A proposal to allow the St. John Animal Care Center to build a new facility in Coral Bay drew a mixed reaction at an online zoning hearing held Friday morning.
Planners at the Department of Planning and Natural Resources called the virtual meeting to discuss a request to rezone a 2.3-acre parcel near Pickles in Coral Bay from R-2 (residential low density) to B-2 (business secondary/neighborhood.)
The plan calls for the construction of a 5,000 square-foot, two-story building with 20 kennels for dogs on the ground floor and 19 kennels for cats on the second floor.
Dozens of people listened in, sent in emails, and participated in the online chat during the meeting. Testifiers invariably praised the Animal Care Center for providing valuable services to the island, but they disagreed about the proposed location at the floor of the valley in Coral Bay.
Opponents to the rezoning generally sent in their comments by email. They said their chief concern was the likelihood of uncontrollable noise from barking dogs echoing throughout the surrounding hills. Coral Bay, primarily residential, is known for its tranquil atmosphere.
“The wind and shape of the valley really carry noise,” said Coral Bay resident Gordon Moore in an email. “It’s really hard to speak up against an organization which does so much good work. There are a hundred or more [vacation] rentals in this area. People rely on [the income] to support their families.”
Joe Kessler, a resident of Ajax Peak, said the barking “will impact the residents of the entire valley.” Although the sound from music or car racing often disturbs the quiet, Kessler said, “those are of relatively short duration, so we suck it up. But the barking will be pervasive.”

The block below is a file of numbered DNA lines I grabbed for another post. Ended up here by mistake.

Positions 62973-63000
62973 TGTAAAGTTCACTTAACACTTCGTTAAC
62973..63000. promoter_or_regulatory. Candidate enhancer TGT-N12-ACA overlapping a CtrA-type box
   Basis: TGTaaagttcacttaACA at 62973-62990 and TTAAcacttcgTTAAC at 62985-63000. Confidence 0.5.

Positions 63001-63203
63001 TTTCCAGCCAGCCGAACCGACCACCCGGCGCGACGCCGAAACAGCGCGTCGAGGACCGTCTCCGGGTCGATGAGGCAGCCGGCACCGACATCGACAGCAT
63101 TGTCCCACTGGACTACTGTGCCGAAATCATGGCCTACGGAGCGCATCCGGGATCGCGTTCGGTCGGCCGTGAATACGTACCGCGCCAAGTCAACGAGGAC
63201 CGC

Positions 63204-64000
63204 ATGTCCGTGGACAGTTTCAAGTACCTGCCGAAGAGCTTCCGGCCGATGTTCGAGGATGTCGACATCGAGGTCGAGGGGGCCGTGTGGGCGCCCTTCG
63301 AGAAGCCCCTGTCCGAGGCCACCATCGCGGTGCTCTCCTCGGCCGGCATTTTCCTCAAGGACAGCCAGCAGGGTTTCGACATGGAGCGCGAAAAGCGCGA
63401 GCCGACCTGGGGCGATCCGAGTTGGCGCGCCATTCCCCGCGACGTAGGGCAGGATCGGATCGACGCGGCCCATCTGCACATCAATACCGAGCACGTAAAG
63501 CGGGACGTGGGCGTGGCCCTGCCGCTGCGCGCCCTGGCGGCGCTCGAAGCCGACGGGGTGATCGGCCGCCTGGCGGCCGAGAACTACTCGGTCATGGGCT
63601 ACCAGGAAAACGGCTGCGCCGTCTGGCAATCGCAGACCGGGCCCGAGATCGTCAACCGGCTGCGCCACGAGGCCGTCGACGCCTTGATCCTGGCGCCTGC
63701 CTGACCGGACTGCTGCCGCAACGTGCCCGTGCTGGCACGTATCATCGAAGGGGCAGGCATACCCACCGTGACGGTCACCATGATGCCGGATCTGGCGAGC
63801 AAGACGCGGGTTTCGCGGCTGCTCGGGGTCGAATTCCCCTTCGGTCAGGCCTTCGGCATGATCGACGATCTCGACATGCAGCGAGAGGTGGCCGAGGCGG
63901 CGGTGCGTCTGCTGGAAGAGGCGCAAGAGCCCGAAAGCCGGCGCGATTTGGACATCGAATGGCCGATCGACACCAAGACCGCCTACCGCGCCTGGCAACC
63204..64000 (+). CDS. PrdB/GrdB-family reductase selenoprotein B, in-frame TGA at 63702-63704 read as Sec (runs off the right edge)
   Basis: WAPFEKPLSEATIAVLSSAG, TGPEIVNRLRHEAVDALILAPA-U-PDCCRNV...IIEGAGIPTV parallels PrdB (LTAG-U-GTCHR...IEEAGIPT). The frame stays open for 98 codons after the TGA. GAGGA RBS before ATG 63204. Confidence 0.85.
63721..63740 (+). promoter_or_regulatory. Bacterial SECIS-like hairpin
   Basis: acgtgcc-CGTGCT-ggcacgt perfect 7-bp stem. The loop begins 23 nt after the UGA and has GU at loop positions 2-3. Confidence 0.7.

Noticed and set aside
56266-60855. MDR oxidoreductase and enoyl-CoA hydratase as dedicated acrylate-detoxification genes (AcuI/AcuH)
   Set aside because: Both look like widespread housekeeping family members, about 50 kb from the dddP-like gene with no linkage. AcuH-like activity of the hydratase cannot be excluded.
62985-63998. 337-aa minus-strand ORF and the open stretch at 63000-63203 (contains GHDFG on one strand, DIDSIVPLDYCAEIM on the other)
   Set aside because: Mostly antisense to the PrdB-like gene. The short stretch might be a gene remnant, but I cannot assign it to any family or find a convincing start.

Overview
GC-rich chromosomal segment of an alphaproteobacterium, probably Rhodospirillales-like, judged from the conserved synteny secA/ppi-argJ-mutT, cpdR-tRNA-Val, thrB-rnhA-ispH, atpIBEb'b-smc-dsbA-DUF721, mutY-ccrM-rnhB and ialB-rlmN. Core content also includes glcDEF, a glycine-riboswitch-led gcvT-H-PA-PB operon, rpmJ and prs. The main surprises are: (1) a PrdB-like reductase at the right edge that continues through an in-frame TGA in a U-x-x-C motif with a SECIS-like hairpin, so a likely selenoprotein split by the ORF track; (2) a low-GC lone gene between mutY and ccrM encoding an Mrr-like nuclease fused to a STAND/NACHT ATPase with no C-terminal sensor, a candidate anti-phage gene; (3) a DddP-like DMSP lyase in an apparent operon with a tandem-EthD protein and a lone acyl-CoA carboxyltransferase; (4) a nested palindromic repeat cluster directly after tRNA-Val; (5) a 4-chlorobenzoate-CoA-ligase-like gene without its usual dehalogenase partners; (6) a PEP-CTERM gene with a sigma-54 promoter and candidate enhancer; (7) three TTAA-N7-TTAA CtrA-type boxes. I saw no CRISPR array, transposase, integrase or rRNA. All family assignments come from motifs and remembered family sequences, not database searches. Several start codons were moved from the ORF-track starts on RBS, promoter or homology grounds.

Proponents of the project said the noise could be controlled and the benefits far outweigh the concerns. They presented a petition with more than 500 signatures, including 150 residents of St. John. Dozens of others voiced their support during the meeting chat.
Project designer Michael Milne of Barefoot Design Group, LLC said the building was designed to keep noise at a minimum. The kennels would all be located inside the structure’s concrete walls and laid out so that the animals would not face each other, thereby cutting down on interaction that could lead to barking.
The dogs would be let out to exercise during the day but would be completely enclosed from 5 p.m. until the morning when the shelter opens.
The second floor of the proposed structure includes an apartment for shelter staff to be on the premises at all times if the animals create a disturbance.
Milne also said that if the rezoning request was granted, experts on noise abatement would be consulted to identify the best technology available. “We can do our best to affect the noise. We can put roofs with buffering over the runs.”
Construction of a new facility would allow the ACC to better care for the abandoned, abused, and neglected animals that are currently housed in a rented building in Cruz Bay near the Elaine I. Sprauve Library.